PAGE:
Nikiforos Vrettakos

Nikiforos Vrettakos

Nikiforos Vrettakos was born in Peloponese. He was the second child of six in the family of the Konstantine and Eugenia Vrettakos. He attended elementary and high school in Gytheion, South Peloponese, where the other great Greek poet Yannis Ritsos attended as well. In 1929 he moved to Athens with plans to attend University, however due to financial difficulties he didn’t but instead he worked in various jobs just to earn his living. During this period he published his first poetry books Under Lights and Shadows and Descending Into the Silence of the Eons which were well received and also got the attention of Kostis Palamas, established poet at that time. Between the years 1929 and 1938 he lived for a while in Peireus. He got married and worked as a civil servant.

He went to the army and during the war against the Italians in 1940 he was sent to the front lines of Northern Greece. Soon after the invasion by the Germans he went back to Athens and became part of the National Liberation Army. Entries of his diary became the base of his next poetry book Wild Beast. During this period he also became member of the Greek Communist Party. For a while he worked as a clerk at the Ministry of Taxation and during this period he met the poet Aggelos Sikelianos with whom he shared a life-long friendship.

In 1955 he was elected member of the civil council of Peireus where he contributed a lot in the artistic and literary development of the city. In 1957 he travelled to Russia along with Stratis and Mirivilis, another famous author of the days. In Moscow he met the wife of the famous Maxim Gorky.

After the four colonels took control of the Greek Government in 1967 Vrettakos went to self-exile in Switzerland from where he travelled all over Europe and took part in radio programs and poetry events in various countries. He was recognized by a few European Universities and during this period he wrote his autobiographical piece called Anguish which was published in New York.

In 1974, after the seven years dictatorship he returned to Athens. The Greek Academy awarded him the most prestigious Ouranis Award and he was named honorary professor of the Literature Department of the University of Athens. In 1991 he visited his hometown in south Peloponese and in August of the same year he had a heart attack. His funeral took place in Athens.

He was nominated four times for the Nobel Prize.


Neo-Hellene Poets – An anthology by Manolis Aligizakis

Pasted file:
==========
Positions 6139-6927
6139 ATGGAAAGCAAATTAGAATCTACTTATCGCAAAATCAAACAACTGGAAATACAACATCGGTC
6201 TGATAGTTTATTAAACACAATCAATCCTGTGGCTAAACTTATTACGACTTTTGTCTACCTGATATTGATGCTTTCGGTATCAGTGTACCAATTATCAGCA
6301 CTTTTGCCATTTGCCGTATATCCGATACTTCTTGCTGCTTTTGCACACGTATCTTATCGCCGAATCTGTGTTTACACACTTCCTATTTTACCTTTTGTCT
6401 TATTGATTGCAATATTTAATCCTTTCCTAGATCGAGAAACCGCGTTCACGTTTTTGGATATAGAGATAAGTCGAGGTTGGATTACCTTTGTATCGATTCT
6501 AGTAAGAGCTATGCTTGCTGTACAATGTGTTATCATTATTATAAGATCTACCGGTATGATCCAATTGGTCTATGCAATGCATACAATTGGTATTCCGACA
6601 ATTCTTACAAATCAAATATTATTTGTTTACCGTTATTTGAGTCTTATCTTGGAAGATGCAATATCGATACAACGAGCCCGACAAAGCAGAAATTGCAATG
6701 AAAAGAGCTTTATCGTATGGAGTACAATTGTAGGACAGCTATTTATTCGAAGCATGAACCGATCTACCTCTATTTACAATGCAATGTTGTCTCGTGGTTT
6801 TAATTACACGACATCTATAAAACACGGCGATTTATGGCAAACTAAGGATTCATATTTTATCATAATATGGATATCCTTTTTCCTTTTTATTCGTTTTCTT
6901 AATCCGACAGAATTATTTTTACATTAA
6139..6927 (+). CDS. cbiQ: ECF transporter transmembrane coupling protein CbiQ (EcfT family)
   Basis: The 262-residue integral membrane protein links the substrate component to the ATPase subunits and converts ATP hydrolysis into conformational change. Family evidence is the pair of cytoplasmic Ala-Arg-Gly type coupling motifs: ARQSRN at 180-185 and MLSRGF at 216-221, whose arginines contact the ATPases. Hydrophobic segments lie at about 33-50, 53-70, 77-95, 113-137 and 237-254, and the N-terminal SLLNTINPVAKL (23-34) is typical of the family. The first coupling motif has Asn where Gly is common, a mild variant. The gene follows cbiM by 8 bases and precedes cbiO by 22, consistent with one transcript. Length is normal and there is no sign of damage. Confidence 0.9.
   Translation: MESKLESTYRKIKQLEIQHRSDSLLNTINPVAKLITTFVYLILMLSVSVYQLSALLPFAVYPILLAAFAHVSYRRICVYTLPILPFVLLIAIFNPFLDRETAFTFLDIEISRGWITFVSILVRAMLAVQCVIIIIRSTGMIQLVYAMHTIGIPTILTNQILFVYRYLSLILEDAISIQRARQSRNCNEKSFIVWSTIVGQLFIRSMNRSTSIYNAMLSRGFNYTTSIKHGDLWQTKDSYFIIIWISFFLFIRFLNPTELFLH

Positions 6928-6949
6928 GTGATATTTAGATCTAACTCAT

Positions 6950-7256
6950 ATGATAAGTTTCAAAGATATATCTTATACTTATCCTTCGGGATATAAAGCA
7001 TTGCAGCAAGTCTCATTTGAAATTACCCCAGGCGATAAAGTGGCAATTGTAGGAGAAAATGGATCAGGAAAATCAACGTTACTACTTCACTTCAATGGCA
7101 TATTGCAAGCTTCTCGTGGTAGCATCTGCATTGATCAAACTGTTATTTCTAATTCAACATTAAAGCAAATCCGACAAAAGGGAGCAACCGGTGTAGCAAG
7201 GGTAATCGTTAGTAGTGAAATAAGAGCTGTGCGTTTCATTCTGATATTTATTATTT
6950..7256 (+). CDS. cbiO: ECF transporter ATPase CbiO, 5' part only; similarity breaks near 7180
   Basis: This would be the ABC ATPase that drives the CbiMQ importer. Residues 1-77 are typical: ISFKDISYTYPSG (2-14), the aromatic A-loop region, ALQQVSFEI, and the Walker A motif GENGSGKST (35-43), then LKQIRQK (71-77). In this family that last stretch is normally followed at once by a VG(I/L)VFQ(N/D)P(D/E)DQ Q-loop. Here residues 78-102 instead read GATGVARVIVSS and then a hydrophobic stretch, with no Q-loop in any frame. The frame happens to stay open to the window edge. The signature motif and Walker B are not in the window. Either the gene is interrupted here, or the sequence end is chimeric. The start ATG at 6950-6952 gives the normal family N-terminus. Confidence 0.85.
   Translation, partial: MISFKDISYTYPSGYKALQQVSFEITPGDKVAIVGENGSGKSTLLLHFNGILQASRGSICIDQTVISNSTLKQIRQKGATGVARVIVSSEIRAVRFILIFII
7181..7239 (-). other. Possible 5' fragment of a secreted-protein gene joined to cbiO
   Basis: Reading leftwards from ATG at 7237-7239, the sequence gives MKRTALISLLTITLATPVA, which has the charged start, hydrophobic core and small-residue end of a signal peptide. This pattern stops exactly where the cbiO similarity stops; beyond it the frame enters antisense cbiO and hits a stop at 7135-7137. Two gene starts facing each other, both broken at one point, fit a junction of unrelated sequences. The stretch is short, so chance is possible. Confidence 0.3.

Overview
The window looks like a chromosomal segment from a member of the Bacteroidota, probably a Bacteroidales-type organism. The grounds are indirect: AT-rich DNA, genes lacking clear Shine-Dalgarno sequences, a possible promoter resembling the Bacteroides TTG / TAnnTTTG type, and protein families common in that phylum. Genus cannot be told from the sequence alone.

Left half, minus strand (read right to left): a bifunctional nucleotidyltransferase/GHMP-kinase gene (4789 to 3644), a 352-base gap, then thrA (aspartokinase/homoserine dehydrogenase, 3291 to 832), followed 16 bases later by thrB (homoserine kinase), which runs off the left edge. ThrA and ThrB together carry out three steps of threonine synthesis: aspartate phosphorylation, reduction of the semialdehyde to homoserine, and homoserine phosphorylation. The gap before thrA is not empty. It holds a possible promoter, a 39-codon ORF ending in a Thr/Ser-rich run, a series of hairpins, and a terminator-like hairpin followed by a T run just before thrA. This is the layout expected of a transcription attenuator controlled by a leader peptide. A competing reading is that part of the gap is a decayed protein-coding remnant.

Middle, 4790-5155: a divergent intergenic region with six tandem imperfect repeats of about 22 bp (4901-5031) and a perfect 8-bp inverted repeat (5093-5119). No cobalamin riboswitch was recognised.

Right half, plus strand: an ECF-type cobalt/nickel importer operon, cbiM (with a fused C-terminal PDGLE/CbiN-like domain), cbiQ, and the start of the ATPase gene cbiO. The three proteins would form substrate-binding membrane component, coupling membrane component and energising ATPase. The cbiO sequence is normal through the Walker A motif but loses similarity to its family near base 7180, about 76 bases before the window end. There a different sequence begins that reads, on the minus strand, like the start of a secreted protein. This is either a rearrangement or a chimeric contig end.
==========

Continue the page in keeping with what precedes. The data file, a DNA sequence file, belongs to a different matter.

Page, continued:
Poems below from:

Neo-Hellene Poets – An Anthology of
Modern Greek Poetry 1750-2018

An anthology of poets by Manolis Aligizakis
paperback 6/9 (& Kindle Edition)
817 pages



I have three worlds
the sea, the sky,
and a green garden: your eyes
if I could saunter in all three I could inform you
to where each of them reaches
for the sea I know
for the sky I suspect
for my green garden
don’t ask

© English translation: Manolis Aligizakis


I dug up the whole of earth, just to discover you
I sieved the desert in my heart; I knew that
without man the sunlight wouldn’t
be complete; however, now, seeing
through so much clarity, through you —
things come near me, they become discernable
diaphanous, now I can
include its parts in one of my poems

I’ll grab a page and I’ll
turn the light into straight lines

© English translation: Manolis Aligizakis


I seek a shoreline where using canes
or trees I’ll fence one piece of the horizon
where, gathering infinity, I may get the sense
that machines don’t exist or only a few do
that soldiers don’t exist or only a few do
that weapons don’t exist or only a few do
that lead to the exit of the forest with the wolves
where there aren’t any merchants or only a few
in remote places of the earth where
paved roads haven’t yet been laid

God hopes that at least
paradise will never cease to exist in the poets’ sobs

© English translation: Manolis Aligizakis


Not, I haven’t come to say
goodbye, my brother, you who I placed
on top of a twig when I was a sunray
most of my verse are structures
on your body and if my words
become logos we would be both
standing like parallel rocks. Yet among
today’s forest that’s turned upside down
logos isn’t heard anymore though I know
that in a future day children will find
flowers in my books and they’ll
talk of the miracle of life as they gaze
the world through my verse

© English translation: Manolis Aligizakis


If you miss me one night, don’t be concerned
till the next morning, evening, till Sunday
I’ll be around here, next to the sick man
I’ll be searching for a spring with my bitter cane
I’ll be walking from door to door with a loaf under my arm
keep the fire always lit since I’ll return to you
most of the times wet. I’ve warmed up a shirt
on your knees and be mindful of the door and
the public road that I may be heard because
without the waning moon and the bright stars
I come back from the world’s end every time

© English translation: Manolis Aligizakis


If you could be heard
I could give you my soul
to take to end of the world
to use and create a peripatic star
or wood for the fireplace of the negro
and the Hellene villager during Christmas
who will use it to make a bloomed almond tree
in the windows of the prisoners

I perhaps won’t be alive tomorrow

if you could be heard
I could give you my soul
to turn into visible
colorful, musical midnight notes
playing in the air of the world

to turn it into LOVE

© English translation: Manolis Aligizakis

Published with the permission of Manolis Aligizakis